Foreword

One of the most miserable spiritual pathologies afflicting the century which we live in is, in my view, the deliberate process of the devitalization of the words, as λóγος, that is, as depository forms of transcendent meaning whose comprehension provokes, in one way or another, a committed understanding in the listener.

Obviously, the meaning of words is not univocal and allows, even demands, a certain inherent vagueness: reeds that line the road have verticality as their own; however, wind can tip them in one way or another without altering their essential nature.

The same happens with words. Agitated by intellectual breeze, they open to a margin of interpretation which does not detract their profound sense and enables the richness of language and dialog. There is no landscape more beautiful in this world than that of two people peacefully discussing some subtle matter, making wise use of rules imposed by the amicable colloquium.

Regarding the written tradition, there are hardly differences with the earlier example: the words of the book are what they are, but their full realization occurs when those words interact with receptive readers to reach a fortunate understanding. This is the greatness of the Logos and its perfection, which is always the same and simultaneously always different from itself.

However, the great Leviathan of the times always knows that the generosity of the highest concepts can be interpreted and used for selfish benefit, and this by way of distorting words, force, relativizing, denaturing them or moving them from their natural place. When this happens (and it happens all the time) the words Justice, Love, Beauty, Truth, Freedom, Religion, Virtue and ultimately God, among others, end up meaning nothing. They become empty shells in the service of something or someone who obtains some advantage from the confusion that ensues from their misuse.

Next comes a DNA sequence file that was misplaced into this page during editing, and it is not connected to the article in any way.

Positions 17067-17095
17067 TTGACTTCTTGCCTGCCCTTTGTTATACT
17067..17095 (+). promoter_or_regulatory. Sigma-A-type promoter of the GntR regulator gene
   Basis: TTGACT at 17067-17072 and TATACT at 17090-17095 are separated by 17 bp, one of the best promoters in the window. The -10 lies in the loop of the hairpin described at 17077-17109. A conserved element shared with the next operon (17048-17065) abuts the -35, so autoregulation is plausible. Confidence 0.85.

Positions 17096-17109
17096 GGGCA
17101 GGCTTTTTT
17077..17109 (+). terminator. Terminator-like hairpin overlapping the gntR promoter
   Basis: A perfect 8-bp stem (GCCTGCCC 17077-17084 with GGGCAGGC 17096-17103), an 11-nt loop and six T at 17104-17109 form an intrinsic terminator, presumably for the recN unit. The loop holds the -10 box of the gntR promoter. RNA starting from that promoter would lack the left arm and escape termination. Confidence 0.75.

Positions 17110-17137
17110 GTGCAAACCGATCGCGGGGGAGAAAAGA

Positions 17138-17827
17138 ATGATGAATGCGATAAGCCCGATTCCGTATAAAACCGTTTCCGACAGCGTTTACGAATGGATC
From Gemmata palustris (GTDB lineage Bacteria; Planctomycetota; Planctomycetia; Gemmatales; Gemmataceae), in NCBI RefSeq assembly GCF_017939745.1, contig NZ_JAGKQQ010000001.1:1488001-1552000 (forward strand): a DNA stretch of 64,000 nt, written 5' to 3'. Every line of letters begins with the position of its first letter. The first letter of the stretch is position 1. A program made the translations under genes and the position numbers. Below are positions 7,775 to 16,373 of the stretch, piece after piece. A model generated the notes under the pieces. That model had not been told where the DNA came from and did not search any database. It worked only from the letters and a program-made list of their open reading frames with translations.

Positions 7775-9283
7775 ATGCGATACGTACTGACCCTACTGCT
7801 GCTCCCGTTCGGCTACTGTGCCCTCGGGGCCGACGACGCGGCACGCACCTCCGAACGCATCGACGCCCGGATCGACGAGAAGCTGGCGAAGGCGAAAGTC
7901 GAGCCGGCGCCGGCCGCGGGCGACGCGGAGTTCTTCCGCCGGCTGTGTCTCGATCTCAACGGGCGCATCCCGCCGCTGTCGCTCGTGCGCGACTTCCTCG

And so a similar linguistic code, i.e. essentially a corrupted linguistics of cheating verbosity, will naturally correspond to the world that has made illusory forms its grotesque scenario. If the current state of things was not built upon certain capital concepts, all of the above would be as anecdotal as the bartering dialogue between a seller and a buyer of carpets, but it is not so. The Social Contract that recollects the acme of human aspirations, our desiderata to call it somehow, rests on certain inviolable mantras: duty and right, the need to be educated, the correction of social inequalities, the empire of peace, the protection of the most disadvantaged, etc.

The function of these words is not merely poetic, aims to guide the πρᾱξις, —the activities, individually and collectively— in the direction of the common good, as the score that enables universal harmony, if we give the same interpretation to those terms. Faith in such concepts gives meaning to our actions and if our actions make sense, we can reach some plausible happiness.